A lighter day of attendance on Sunday at the Baltimore Comic-Con allowed for the Marvel Comics hosted Marvel: Your Universe panel to be a relaxed event. Without the ambient noise that plagued the paper thin panel rooms a day earlier, numerous questions were fielded by the panelists while Brain Michael Bendis casually signed comics for a few of the fans who posed questions to the assembled talent.
On hand for the panel with Bendis were “Invincible Iron Man” writer Matt Fraction, Marvel Assistant Editor Lauren Sankovitch, Marvel’s Manager of Sales David Gabriel and Marvel Marketing Manager Arune Singh, who hosted the event. After introductions and a brief chat about what draws fans to a book – to which creator promotion, draw of the creator and a new spin on characters were cited as reasons from the audience – attendees were invited to walk up to the stage and ask questions to any and all of the panelists.
The first question directed to the group asked how much the upcoming Marvel movies would intertwine with each other. Bendis recapped that “Thor” would be coming out first in May of 2011, with “The First Avenger: Captain America” movie hitting theaters the following June or July. He also confirmed again that all of the movies would have certain threads that run through them for those excited to see connections.
“I’m Thor. A Jewy Thor,” Bendis said when asked about casting for the flicks. On a morer serious note, the “New Avengers” writer added, “I was reading the new script just last night. Very, very good.”
A fan explained that the current Deadpool craze had him very curious for what was coming up for the merc with a mouth.
“Deadpool is going to have a sort of Obama moment as he sees what Scott Summers has done with Utopia and be inspired,” Fraction said. “He is going to feel a surge of mutant pride, and he’s going to want to come to the island. And Scott’s gonna have to realize, ‘Well, we threw our doors open – are we gonna have to help everybody?’ [Deadpool] is going to get wrapped up in the X-Men stuff for a minute, and it’s going to send him off to a new, weird place.”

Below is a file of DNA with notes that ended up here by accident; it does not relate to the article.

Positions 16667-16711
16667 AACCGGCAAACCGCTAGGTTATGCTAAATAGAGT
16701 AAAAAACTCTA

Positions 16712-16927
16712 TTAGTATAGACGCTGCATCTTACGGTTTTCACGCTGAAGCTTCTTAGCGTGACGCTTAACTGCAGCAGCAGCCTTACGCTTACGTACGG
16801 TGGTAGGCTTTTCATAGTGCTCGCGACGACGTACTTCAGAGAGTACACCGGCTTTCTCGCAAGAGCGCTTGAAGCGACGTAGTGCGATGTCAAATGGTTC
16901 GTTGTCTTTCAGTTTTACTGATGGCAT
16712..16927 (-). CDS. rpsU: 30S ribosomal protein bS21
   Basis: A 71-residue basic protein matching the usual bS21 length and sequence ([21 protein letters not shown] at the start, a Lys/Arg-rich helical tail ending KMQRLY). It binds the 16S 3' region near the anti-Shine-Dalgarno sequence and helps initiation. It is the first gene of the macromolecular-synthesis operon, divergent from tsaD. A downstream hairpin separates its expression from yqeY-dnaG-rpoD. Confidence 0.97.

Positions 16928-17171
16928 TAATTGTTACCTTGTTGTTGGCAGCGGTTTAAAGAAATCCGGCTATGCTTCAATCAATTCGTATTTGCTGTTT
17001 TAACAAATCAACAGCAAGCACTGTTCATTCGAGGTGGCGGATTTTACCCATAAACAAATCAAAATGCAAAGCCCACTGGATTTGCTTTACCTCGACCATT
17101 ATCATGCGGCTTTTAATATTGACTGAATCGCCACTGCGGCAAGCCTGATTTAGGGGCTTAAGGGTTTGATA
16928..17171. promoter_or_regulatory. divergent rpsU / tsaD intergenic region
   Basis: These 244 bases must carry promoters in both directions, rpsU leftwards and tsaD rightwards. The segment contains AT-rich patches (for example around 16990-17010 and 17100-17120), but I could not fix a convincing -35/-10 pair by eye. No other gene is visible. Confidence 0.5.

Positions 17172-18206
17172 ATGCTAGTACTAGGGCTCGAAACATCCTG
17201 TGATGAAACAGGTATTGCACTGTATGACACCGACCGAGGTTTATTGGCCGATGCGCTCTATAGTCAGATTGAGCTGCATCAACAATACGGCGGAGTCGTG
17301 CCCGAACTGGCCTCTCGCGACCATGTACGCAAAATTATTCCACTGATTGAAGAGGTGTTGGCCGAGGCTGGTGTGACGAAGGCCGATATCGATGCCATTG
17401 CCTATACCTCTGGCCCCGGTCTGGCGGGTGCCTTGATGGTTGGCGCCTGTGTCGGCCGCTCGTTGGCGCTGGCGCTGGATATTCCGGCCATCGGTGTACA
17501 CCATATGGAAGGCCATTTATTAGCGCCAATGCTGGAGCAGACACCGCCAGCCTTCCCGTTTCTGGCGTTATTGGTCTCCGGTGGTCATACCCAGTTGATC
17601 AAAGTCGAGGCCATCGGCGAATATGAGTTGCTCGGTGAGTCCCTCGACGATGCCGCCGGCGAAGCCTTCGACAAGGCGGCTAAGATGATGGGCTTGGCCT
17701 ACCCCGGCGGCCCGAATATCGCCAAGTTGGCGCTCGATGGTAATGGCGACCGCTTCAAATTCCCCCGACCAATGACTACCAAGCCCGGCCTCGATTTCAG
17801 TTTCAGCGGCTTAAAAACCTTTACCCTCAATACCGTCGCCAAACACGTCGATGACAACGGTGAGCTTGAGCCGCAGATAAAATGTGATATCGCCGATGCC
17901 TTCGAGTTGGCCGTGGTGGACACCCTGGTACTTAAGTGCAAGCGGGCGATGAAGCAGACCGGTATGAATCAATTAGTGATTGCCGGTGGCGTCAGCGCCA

Gabriel then announced that Monday night’s Diamond Retailer Summit would feature some big Deadpool announcements.
The next question came from an “Alias” fan and was directed at Bendis, inquiring whether the character Malcolm Powder was a Skrull, as he had hinted to the invasion years before it occurred.
“No. He was just a pain in the ass,” Bendis explained before revealing that Malcolm would be back in a year and a half for further explanation of his character, but that it would not reveal any secret Skrulliness.
Continuing with the Skrull inquiries, the next questioner asked whether Captain Marvel would be returning “for real” anytime soon. Gabriel said that there would be some big announcements about the character next year, before Bendis teased that fans should keep an eye out for the Marvel Boy-centric “Dark Avengers Annual” #1, coming out in December.
Citing the lack of Baron Zemo appearances in the Marvel Universe after Fabian Nicieza left “New Thunderbolts,” the next fan asked whether characters get locked away for a period of time to lay in wait for certain creators with plans, or if they are just kept off the table for a while in order to respect stories that have been told.
“I think story is the ultimate winner. If somebody comes up with a great story, that trumps everything else,” Fraction said. “It just has to make sense for the character and just be something good and useful, especially if it is after an important run or a big arc or a big story. It doesn’t make sense to bring Kitty Pryde back the month after Joss (Whedon) and John (Cassaday)’s run on ‘Astonishing’ ended.”
Bendis agreed with Fraction, saying that he thought some of the best stuff from “Crisis on Infinte Earths” was undone shortly after the event, to detrimental results. Bendis indicated that not stepping on another creator’s toes was a big reason as well. Gabriel chimed in by saying he thinks the recent decision to initially withhold many classic Spidey villains from “Amazing Spider-Man” was a prime example of this strategy against overuse of characters working well.
In a bit of conversation about who exactly may be the man “reborn” in “Captain America Reborn,” Singh announced that a big Cap announcement would come at the Diamond Retailer Summit.